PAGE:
boredog

Level 9
I just noticed another browser I had never heard about before and can get 32 bit version.

Vivaldi 1.3 for Linux. if someone is willing to explain how to install it?
 
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0136d0n

Level 1
Vivaldi 1.3 for Linux. if someone is willing to explain how to install it?
Download it here.
Open terminal, browse to the directory containing the .deb file you've just downloaded. In my case:
Code:
cd Downloads
-> hit Enter, then
Code:
sudo dpkg -i the-file-name.deb
-> hit Enter
Enter your password -> hit Enter & done.
This is off-topic. Further question about Vivaldi you should post in its own thread.
 
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boredog

Level 9
thanks I will give that a try and get back to you.


update: ok I have to admit the cd Downloads threw me off since that is a windows command but I was able to use file manager to go to downloads folder and the run terminal from there.

worked great. nice and fast and hope she likes it. thanks so much.
 
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TheSuperGeek

Level 2
Download it here.
Open terminal, browse to the directory containing the .deb file you've just downloaded. In my case:
Code:
cd Downloads
-> hit Enter, then
Code:
sudo dpkg -i the-file-name.deb
-> hit Enter
Enter your password -> hit Enter & done.
I don't agree with this : you install the package but you don't check depedencies...
I think it would be better if you do that :
1) Open a terminal and go in the folder containing the .deb with cd command (if you want to know more about it, type man cd )
2) Type sudo dpkg -i the_downloaded_file.deb (install the .deb package)
3) type sudo apt-get -f install (install dependencies)
Then it will be ok :)
 

Vasudev

Level 29
Verified
I hate Chrome but love chromium. My goto browser would be Firefox for sheer number of customisations available in the app store. If your PC has enough horsepower use Kubuntu or else Xubuntu or Lubuntu which are fairly lightweight. One thing I like about Linux Distros is, if you don't like one, you can try several different distros which perhaps suits you.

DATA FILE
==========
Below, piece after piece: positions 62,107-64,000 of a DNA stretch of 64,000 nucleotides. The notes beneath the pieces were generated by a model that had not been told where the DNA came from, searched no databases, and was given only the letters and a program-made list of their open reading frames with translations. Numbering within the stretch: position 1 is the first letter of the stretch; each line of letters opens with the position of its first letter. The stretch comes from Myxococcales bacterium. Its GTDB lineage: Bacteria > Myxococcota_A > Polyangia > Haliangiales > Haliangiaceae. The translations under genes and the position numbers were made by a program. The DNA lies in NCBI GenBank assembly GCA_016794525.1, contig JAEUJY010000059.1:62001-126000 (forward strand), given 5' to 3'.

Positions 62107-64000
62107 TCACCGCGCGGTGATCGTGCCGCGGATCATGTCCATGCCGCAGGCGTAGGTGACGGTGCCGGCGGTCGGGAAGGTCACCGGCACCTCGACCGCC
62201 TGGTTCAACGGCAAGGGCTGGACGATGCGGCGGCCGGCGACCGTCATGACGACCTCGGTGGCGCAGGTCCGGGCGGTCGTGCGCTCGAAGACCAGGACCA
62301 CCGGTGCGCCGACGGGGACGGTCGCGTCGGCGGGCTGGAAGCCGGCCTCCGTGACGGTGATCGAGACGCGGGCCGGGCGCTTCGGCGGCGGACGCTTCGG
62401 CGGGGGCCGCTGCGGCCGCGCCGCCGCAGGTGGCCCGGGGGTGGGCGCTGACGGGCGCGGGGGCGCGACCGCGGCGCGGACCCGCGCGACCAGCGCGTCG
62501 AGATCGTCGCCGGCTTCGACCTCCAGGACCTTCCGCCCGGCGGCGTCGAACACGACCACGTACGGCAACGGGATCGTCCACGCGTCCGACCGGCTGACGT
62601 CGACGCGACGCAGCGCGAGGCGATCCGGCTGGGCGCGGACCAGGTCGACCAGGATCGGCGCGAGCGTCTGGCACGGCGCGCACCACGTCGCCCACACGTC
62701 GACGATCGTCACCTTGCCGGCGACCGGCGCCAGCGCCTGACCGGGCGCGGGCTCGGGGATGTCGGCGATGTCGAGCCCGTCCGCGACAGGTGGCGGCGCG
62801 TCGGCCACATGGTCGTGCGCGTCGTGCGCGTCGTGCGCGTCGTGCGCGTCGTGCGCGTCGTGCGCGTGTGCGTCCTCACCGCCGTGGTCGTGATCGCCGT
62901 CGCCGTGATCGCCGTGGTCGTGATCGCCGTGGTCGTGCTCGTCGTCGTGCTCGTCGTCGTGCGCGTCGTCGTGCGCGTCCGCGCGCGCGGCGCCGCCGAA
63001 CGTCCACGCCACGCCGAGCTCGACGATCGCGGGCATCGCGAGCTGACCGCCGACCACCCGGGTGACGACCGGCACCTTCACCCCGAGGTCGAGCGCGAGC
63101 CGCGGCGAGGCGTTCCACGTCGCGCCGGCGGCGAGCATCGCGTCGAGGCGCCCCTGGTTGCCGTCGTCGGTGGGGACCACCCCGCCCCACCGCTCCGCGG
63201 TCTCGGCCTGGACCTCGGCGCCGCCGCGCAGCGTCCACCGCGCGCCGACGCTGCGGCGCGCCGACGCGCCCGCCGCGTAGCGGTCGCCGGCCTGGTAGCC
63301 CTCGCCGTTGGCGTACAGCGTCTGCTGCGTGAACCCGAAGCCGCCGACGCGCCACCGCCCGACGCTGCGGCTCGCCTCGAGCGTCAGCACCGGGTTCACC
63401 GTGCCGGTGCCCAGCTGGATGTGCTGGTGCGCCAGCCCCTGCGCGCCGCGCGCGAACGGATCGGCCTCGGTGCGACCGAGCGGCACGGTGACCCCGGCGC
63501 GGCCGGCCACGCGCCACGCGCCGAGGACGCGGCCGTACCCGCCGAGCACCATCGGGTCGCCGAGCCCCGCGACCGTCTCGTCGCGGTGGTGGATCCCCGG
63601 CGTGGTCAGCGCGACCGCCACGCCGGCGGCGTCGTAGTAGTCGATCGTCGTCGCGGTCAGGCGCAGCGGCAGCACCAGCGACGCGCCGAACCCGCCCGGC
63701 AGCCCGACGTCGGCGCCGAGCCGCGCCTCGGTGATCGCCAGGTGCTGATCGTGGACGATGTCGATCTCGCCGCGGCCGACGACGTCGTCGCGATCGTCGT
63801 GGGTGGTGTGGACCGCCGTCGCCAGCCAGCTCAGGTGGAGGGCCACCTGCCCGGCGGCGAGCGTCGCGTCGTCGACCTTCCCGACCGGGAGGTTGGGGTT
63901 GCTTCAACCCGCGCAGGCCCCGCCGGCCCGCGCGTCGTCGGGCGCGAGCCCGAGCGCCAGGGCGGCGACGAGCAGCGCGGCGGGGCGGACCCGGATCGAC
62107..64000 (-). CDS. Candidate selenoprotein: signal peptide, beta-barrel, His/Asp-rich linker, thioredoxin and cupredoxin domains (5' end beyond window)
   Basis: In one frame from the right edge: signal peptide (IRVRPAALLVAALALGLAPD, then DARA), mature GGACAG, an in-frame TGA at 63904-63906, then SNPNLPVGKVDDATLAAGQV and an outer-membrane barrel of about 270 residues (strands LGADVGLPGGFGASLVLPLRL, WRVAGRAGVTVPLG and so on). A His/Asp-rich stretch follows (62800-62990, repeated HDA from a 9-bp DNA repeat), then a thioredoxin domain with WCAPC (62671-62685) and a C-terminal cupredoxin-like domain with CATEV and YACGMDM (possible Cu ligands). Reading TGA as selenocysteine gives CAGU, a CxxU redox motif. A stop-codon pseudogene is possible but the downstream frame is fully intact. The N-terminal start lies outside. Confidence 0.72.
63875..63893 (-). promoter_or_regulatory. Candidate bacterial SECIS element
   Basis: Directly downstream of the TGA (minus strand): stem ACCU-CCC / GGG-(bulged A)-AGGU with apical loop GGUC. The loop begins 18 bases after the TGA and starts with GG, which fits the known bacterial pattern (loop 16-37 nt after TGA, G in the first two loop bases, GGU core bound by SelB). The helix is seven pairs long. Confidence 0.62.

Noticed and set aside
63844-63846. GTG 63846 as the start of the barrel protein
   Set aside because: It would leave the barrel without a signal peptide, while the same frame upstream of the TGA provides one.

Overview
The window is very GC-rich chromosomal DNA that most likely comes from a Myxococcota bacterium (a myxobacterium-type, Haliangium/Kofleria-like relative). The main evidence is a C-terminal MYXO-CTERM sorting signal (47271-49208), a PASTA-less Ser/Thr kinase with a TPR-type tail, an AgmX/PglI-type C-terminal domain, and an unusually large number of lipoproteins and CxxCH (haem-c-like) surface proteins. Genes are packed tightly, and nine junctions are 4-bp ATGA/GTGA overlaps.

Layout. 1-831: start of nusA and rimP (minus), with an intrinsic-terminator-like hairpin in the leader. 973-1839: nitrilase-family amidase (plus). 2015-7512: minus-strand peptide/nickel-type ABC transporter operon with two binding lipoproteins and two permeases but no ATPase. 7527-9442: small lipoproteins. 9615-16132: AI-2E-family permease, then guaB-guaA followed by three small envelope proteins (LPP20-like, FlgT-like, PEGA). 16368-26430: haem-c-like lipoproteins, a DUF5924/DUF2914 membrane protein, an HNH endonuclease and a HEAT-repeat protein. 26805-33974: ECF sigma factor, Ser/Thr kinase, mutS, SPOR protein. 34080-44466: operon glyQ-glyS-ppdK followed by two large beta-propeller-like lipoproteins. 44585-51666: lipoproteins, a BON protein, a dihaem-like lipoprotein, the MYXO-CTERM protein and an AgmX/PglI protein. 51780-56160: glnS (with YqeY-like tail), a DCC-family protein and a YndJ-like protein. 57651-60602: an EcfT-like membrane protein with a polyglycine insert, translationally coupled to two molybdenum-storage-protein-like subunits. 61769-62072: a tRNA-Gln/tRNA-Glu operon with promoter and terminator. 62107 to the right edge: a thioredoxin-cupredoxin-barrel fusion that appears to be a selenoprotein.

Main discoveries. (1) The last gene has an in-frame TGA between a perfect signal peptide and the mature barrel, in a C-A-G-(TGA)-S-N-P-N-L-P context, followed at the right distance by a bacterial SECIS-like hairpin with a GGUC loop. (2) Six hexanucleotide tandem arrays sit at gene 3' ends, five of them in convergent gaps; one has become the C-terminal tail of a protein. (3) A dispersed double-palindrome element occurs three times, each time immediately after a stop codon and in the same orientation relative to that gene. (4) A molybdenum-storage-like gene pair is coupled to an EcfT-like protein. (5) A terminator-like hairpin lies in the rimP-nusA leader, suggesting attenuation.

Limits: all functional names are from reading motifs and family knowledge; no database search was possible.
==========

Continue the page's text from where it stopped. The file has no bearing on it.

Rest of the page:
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Windows_Security

Level 23
Verified
Trusted
Content Creator
As a Windows user I managed to sandbox Chromium with Firejail and AppArmor on top of its own Sandbox in Xubuntu :)

I decided for Solus with budgie desktop, because most Ubuntu based distro's could not handle an AMD GPU (A4 5300) which was used by an older relative.

On Solus FireJail is also available (with its GUI frontend), but I choose for Chromium (in stead of Firefox + Firejail) because Chromium launches a lot faster (Chromium with its build in sandbox lanches < 1 second, while Firefox with firejail takes > 3 seconds).
 

vaccineboy

Level 1
Adblocker for browser and that's it. FW is not even that important because ports in Linux are closed by default and are only opened by your own installed softwares. The best policy is probably to try to stick to the distro's official repo and, if 3rd-party repos are must, well-known repos.
 
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Black Wings

Level 3
For security in linux the first thing is to activate the firewall
sudo enable ufw
According to the distros, you should install Gufw (manage the firewall in graphical environment)
sudo apt-get install gufw
The rules are created in a very simple way, because looking for the program, the firewall will create the rules automatically.
You have to use extensions for a healthier navigation, as in Windows and to run programs in a virtualized environment, use firejail
sudo apt-get install firejail
sudo apt-get install firetools


That's it, you don't need anything else. ;)
 
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robin hood

Level 4
Verified
Any new recommendations or comments regarding security on Linux mint 19 cinnamon x32?(use ABP,malwarebytes extension for FF and Chromium).
 
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shmu26

Level 82
Verified
Trusted
Content Creator
turned ON in Public.Any Av for linux or not need?(sorry for bad english)
AFAIK there is no real-time AV protection for Linux. You can install Clam and ClamTK (it is the GUI), if you want, in order to do periodic scans. It is optional.
Most important thing is to be careful of sources for software you install. Anything in the official repository is safe. Anything else, you need to be cautious. Often it will require you to add a PPA (third-party repository for a specific software), and that means you are vulnerable to anything that happens to the PPA, because it will feed updates to your system.